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Prior, Henry Kenneth (1893–1967)

by Bridget Griffen-Foley

This article was published in Australian Dictionary of Biography, Volume 16, (MUP), 2002

Henry Kenneth Prior (1893-1967), newspaper publisher, was born on 13 March 1893 at Broken Hill, New South Wales, third child of Australian-born parents Samuel Henry Prior, journalist, and his wife Alice May, née Marsh. The family moved to Sydney in 1903. Ken was educated at Sydney Boys' High School and joined the Bulletin in 1910. Commissioned lieutenant in the Australian Imperial Force on 20 October 1915, he served with the 51st Battery, 13th Field Artillery Brigade, in Egypt and France. Major Prior's A.I.F. appointment ended in Sydney in October 1919. By then he had accepted William Macleod's invitation to manage the Bulletin. At the Church of Our Lady of the Sacred Heart, Randwick, on 1 October that year he married with Catholic rites Josephine Mary (Molly) Lawler, a nurse.

Overriding Macleod's objections, Prior launched the Australian Woman's Mirror in 1924 to keep the Bulletin's presses busy. The weekly magazine relied on contributions from its readers, and proved popular and cheap to produce. Five ft 10 ins (178 cm) tall, handsome and blue eyed, Prior rolled up his sleeves and helped to wrap the Mirror's fashion patterns for its subscribers. In 1927 Macleod sold his shares in the Bulletin Newspaper Co. Ltd to the Priors. When Samuel died in 1933, Ken became chairman and managing director. In 1932 the firm had joined with P. R. Stephensen and Norman Lindsay to found the short-lived Endeavour Press. Despite Endeavour's demise, Ken gave local authors a boost in 1934 by establishing the S. H. Prior memorial prize of £100 for the best book of the year.

Employees found Prior unassuming and cordial, if a little remote. He always agreed to a rise when asked, but it was never more than 10 shillings. Former members of his brigade, his lifelong friends, often found their way on to the Bulletin's staff. Two of his sons worked at the Bulletin, and all three served in World War II. Prior generously provided for employees in the services. He was shattered when Molly died just days before Japan's surrender.

Although he was an exacting proofreader, Prior knew that his expertise lay in accountancy and printing. Editorial policy was never his strength and he had taken charge of a magazine that had lost its old élan. By the 1950s traditional columns endorsing the White Australia policy and denouncing communists and Jews made the Bulletin appear increasingly outdated in its stridency. Late in that decade the fifty-five shareholders of the Bulletin Newspaper Co. Pty Ltd received no dividends. Prior sold the company in October 1960 to Sir Frank Packer for about £400,000, admitting: 'We have found it impossible for an independent newspaper to carry on in these times'.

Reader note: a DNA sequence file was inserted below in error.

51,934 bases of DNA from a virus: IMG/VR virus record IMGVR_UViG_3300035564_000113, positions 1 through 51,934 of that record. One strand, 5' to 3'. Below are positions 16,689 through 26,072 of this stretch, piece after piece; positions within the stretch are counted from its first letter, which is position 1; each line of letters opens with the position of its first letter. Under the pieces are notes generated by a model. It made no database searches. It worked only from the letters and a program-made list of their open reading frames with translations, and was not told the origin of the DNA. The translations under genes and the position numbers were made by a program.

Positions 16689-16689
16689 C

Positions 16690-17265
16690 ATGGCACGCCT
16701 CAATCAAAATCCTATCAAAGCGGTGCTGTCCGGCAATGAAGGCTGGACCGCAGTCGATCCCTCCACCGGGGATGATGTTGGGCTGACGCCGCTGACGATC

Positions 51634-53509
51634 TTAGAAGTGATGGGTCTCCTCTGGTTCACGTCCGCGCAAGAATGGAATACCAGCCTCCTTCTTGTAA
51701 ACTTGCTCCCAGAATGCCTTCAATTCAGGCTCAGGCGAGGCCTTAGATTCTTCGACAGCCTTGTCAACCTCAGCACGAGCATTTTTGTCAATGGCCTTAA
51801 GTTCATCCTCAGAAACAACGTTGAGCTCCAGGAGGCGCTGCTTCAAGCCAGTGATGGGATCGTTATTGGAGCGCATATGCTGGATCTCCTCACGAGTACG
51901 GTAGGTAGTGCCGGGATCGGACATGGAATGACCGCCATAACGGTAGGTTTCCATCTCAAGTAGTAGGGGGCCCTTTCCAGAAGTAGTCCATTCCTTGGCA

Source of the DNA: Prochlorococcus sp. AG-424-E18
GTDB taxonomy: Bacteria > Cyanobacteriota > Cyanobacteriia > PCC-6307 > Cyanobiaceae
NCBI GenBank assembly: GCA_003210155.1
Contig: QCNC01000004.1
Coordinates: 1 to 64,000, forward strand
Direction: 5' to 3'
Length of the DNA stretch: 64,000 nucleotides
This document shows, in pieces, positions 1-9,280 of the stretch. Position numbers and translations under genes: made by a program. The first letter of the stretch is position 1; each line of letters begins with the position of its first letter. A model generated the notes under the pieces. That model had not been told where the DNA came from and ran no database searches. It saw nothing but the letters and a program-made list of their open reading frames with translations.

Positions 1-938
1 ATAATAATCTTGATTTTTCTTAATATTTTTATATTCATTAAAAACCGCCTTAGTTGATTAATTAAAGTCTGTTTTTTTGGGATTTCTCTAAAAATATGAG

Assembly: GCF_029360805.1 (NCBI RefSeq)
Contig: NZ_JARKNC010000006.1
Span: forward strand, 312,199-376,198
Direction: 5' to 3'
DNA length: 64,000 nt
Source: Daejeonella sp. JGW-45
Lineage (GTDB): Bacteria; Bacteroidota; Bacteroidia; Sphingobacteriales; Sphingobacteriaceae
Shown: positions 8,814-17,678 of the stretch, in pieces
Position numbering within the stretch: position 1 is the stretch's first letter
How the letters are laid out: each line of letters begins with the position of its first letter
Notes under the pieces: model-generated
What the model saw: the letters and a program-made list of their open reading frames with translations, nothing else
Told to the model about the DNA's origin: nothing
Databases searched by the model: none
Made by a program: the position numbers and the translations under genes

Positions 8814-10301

From the 1930s Prior had been involved with King & Prior Pty Ltd, paper merchants; after retiring, he established the publishing firm, Prior Press Pty Ltd. He enjoyed playing golf and lawn bowls. Survived by his daughter and sons, he died on 5 August 1967 at his Mosman home and was cremated. His portrait by H. A. Hanke is held by the family.

Select Bibliography

  • D. Stewart, Writers of the Bulletin (Syd, 1977)
  • P. Rolfe (ed), The Journalistic Javelin (Syd, 1979)
  • C. Munro, Wild Man of Letters (Melb, 1984)
  • Newspaper News, 1 July 1933
  • Bulletin, 14 June 1933, 1 Feb 1961, 2 Sept 1967
  • Sydney Morning Herald, 11 Oct 1960, 7 Aug 1967
  • Australian, 7 Aug 1967
  • private information.

Citation details

Bridget Griffen-Foley, 'Prior, Henry Kenneth (1893–1967)', Australian Dictionary of Biography, National Centre of Biography, Australian National University, http://adb.anu.edu.au/biography/prior-henry-kenneth-11462/text20435, published first in hardcopy 2002, accessed online 12 December 2018.

This article was first published in hardcopy in Australian Dictionary of Biography, Volume 16, (MUP), 2002

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